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Florida Prenuptial Agreements

There's nothing romantic about presenting the love of your life with a prenuptial (or premarital) agreement, which is essentially a "fall back" agreement in the event your marriage falls apart. But these pragmatic documents can be quite important for the right situation. For instance, a prenup can protect a family business from being divided or disrupted by a divorce. Everyone who enters into a premarital agreement has their own reasons for doing so, but they are agreements signed before the marriage that effect after the marriage is finalized.

Florida's Uniform Premarital Agreement Act requires such agreements to be signed by both parties voluntarily (free from duress or fraud) in order to be enforceable. Prenuptial agreements generally cover financial assets and obligations, but also may include personal rights and responsibilities as long as they don't conflict with the law.

Florida Prenuptial Agreements: The Basics

It's always a good idea to have a contract as important as a premarital agreement looked over by an experienced attorney, but that doesn't mean you shouldn't also have a clear understanding of the law. The helpful chart below provides important details about Florida's prenuptial agreement laws in plain English.


Florida Statutes: Civil Practice and Procedure § 61.079

Statutory Definition of "Premarital Agreement"

An agreement between prospective spouses made in contemplation of marriage and to be effective upon marriage.

Issues a Premarital Agreement May Address

Parties to a premarital agreement may contract with respect to:

  1. Rights and obligations of both parties associated with any property owned individually or acquired jointly;
  2. The right to buy, sell, or otherwise manage and control property;
  3. Division of property upon a divorce, separation, death, etc.;
  4. The establishment, modification, waiver, or elimination of spousal support (alimony);
  5. The making of a will, trust, or other arrangement to carry out the provisions of the agreement;
  6. The ownership rights in, and disposition of, the death benefit from a life insurance policy;
  7. The choice of law governing the construction of the agreement; and
  8. Any other matter, including personal rights and responsibilities (as long as it doesn't violate state or federal laws).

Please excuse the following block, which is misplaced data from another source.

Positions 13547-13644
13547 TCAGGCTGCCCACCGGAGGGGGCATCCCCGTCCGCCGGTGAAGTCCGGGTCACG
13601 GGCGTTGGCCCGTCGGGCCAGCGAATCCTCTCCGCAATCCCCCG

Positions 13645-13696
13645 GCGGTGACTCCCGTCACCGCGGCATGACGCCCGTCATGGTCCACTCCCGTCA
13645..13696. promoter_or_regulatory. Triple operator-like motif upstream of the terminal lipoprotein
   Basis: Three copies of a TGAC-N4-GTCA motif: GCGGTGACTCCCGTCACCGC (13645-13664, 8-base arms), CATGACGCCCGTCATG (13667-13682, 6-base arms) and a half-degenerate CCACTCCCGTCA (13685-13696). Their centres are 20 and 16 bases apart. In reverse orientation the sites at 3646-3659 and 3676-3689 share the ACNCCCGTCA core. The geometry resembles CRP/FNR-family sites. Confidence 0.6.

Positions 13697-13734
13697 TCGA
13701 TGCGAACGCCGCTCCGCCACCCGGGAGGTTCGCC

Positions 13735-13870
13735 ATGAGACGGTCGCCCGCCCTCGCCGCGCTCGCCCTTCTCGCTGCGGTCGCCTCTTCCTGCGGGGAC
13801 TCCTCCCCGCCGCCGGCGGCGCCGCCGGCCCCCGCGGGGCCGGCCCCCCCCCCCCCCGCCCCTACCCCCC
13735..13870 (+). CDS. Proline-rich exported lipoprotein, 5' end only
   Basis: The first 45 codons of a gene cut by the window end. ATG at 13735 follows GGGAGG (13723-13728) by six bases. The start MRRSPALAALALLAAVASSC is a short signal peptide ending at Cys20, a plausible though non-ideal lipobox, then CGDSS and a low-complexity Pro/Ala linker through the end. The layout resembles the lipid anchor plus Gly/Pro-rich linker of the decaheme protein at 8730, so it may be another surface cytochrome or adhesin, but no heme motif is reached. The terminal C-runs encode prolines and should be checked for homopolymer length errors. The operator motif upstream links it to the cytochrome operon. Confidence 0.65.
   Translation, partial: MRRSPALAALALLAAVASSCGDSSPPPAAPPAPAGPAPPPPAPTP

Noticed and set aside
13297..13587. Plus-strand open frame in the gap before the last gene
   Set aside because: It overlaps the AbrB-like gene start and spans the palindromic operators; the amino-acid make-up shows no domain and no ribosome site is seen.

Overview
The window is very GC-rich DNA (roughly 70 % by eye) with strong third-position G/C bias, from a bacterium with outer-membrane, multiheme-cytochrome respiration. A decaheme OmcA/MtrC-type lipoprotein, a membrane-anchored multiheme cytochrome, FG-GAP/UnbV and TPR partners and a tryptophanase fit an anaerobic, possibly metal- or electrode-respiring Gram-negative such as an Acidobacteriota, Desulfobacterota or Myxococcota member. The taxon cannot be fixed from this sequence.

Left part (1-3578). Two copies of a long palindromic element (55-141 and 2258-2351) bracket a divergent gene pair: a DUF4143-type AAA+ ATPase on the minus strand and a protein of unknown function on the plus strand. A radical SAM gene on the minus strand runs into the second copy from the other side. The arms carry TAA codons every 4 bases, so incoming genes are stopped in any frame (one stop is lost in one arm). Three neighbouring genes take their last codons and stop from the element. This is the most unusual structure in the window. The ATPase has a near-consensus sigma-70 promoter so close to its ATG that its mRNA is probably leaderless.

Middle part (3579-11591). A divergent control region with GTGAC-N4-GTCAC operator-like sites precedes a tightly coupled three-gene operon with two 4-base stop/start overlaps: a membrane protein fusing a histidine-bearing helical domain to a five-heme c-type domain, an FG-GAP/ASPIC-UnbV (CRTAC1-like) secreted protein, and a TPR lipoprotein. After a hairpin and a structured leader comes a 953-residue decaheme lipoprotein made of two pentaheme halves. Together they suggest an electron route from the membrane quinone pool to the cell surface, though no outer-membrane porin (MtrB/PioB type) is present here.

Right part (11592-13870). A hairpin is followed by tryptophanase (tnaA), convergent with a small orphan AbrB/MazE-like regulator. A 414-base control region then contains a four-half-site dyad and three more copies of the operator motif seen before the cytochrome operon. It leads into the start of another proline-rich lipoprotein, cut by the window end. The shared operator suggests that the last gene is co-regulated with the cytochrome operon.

Note: A premarital agreement may not adversely affect a child's right to child support.

Modification and Revocation

After marriage, a premarital agreement may be amended, revoked, or abandoned only by a written agreement signed by the parties.

Unenforceable Prenuptial Agreements

A premarital agreement is not enforceable (invalid) in Florida if it can be proven that:

  • The party did not execute the agreement voluntarily;
  • Agreement was entered into as a result of fraud, duress, coercion, or overreaching; or
  • The agreement was unconscionable when it was entered into and the party (against whom enforcement is sought):
    • Was not provided with a reasonable disclosure of the other party's financial obligations;
    • Did not waive (in writing) the right to a disclosure to such financial information; and
    • Didn't know (and reasonably couldn't have known) about the other party's financial obligations.

If a premarital agreement modifies or eliminates alimony altogether, but the party (against whom enforcement is sought) becomes eligible for public assistance when the marriage is dissolved, the other party may be required to pay alimony regardless of the agreement.

Note: State laws are always subject to change through the passage of new legislation, rulings in the higher courts (including federal decisions), ballot initiatives, and other means. While we strive to provide the most current information available, please consult an attorney or conduct your own legal research to verify the state law(s) you are researching.

Research the Law

Florida Prenuptial Agreements: Related Resources

Contemplating a Prenup? Consult a Legal Professional First

Although marriages don't always last forever, that is generally the hope when two people decide to tie the knot. For some couples, however, it makes sense to sign a premarital agreement first. If you have any legal questions about a prenup or would like a legal professional to review one, then you should contact a Florida family law attorney near you.

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